Smart watches have the potential to support health in everyday life: they allow self-monitoring of personal activity; obtain feedback based on activity measures; allow on-site investigations to identify patterns of behavior; and support two-way communication with healthcare professionals and family members. However, smart watches are an emerging technology and research with these devices is in an early stage.
We conducted a systematic review of smartwatch studies that engaged people in their use by searching the PubMed, Embase, IEEE XPlore, and ACM Digital libraries. Participant demographics, device characteristics, watch applications and methods, and technical challenges were extracted from included studies.
Seventy-three studies were returned in the search. Seventeen published studies were included. The included studies were published from 2014 to 2016, with the exception of one published in 2011. Most of the studies employed the use of consumer smart watches (14/17, 82%). Patient-related studies have focused on activity monitoring, heart rate monitoring, adherence to speech therapy, self-management of diabetes, and detection of seizures, tremors, scratching, eating behavior and intake of medicines. Most of the patient studies included participants with few exclusion criteria to validate smart watch function (10/17, 58%). Only studies that focus on Parkinson’s disease, epilepsy, and diabetes management have enrolled people living with specific conditions. One study focused on ICU nursing work and another focused on CPR training for lay people.
Consumer smartwatches have entered the health research space rapidly since 2014. The technical role, acceptability, and efficacy of health-supporting smartwatches need to be validated in larger field studies involving real participants living with target conditions of these devices.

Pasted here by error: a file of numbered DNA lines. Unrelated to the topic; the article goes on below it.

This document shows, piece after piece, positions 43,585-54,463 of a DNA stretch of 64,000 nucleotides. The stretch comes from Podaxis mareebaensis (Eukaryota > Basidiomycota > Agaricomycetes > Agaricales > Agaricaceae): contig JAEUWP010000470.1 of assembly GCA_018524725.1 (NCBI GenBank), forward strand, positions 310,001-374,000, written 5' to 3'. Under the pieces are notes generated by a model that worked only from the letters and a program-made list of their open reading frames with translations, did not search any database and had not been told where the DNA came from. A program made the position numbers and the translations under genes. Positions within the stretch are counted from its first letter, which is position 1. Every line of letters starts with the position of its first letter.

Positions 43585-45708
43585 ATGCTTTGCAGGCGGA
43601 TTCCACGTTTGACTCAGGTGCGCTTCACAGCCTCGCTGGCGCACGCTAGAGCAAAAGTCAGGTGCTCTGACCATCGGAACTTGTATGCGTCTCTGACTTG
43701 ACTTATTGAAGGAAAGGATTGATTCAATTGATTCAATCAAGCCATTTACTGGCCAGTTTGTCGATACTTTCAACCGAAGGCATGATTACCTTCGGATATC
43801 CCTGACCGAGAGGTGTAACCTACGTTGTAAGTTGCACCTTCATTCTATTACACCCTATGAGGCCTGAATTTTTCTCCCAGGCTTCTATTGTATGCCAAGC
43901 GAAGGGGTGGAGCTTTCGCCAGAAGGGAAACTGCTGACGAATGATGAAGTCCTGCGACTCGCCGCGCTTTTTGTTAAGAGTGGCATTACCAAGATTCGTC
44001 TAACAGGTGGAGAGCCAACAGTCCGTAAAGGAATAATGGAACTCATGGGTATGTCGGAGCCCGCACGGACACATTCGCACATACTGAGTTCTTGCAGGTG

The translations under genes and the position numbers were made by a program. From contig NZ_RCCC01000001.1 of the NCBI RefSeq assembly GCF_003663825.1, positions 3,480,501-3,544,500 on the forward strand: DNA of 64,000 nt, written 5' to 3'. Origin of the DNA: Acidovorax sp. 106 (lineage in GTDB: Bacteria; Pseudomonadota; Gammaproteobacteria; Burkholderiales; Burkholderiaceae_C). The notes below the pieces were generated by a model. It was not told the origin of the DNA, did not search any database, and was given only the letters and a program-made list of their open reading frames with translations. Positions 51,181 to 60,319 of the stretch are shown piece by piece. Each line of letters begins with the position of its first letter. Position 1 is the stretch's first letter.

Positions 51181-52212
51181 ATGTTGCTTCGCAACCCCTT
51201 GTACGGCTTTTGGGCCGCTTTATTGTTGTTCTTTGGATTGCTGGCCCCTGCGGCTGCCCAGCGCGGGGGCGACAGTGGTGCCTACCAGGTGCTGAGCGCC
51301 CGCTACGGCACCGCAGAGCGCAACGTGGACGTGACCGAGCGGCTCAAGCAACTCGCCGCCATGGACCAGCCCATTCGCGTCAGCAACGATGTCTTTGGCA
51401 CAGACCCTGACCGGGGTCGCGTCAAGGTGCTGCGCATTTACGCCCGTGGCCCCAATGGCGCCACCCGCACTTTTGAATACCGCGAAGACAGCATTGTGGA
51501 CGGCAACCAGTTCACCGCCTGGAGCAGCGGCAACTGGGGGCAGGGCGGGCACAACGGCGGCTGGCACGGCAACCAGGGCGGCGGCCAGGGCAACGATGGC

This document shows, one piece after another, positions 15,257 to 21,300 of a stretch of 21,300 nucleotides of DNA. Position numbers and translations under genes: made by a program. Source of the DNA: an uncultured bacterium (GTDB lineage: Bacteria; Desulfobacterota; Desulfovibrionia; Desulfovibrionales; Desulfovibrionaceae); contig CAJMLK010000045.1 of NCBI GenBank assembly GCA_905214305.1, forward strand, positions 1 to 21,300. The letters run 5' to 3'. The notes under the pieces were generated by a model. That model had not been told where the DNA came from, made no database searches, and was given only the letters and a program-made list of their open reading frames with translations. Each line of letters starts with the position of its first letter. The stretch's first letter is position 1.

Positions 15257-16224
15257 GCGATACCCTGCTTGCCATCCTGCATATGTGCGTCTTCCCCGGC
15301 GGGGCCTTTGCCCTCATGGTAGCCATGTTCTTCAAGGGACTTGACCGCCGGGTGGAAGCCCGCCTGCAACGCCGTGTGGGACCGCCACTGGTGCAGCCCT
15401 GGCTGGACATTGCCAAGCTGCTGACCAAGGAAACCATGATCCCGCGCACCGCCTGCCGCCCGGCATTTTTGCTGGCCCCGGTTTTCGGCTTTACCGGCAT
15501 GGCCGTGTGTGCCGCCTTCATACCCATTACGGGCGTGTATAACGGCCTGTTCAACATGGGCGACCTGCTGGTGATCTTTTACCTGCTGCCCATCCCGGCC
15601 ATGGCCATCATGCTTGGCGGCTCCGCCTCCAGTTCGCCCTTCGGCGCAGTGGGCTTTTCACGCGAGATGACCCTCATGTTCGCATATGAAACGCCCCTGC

In addition to functioning as a timekeeping device, a smartwatch is a “general-purpose computer, networked with a series of sensors” worn on the wrist . Smartwatches have the potential to transform healthcare by supporting / assessing health in daily life because: (1) they are familiar to most people; (2) they are increasingly available as a consumer device; (3) enable near real-time continuous monitoring of physical activity and physiological measurements; (4) support personalized messages and reminders; (5) allow communication between patients, families and healthcare professionals; and (6) enable on-site mini-investigations and performance verification based on sensor-based measurements. Two identified areas from which the benefits of these devices can be derived are epilepsy  and cardiology , treatment, and research. The use of smart watches as a personal health information device is consistent with the fundamental theorem of biomedical computing, which states: “A person who works in collaboration with an information resource is ‘better’ than that same person without help.” . Information from smart watches has the ability to integrate with nascent Internet of Things platforms, such as Lab of Things ,  or Piloteur , and electronic medical record (EHR) data to provide holistic views of personal health trajectories across contexts. Furthermore, Rawassizadeh et al. cite a market study that predicts smartwatch demand growth of up to 214 million units in 2018 . From a financial viability standpoint, current smartwatch prices start at less than $ 100 for the Pebble Classic . Historically, healthcare professionals have been limited by face-to-face visits, patient recall, or self-report tools in their ability to screen patients for problems such as arrhythmias, activity levels, or changes in pressure. arterial. These assessment methods do not capture daily events or are limited by patient recall.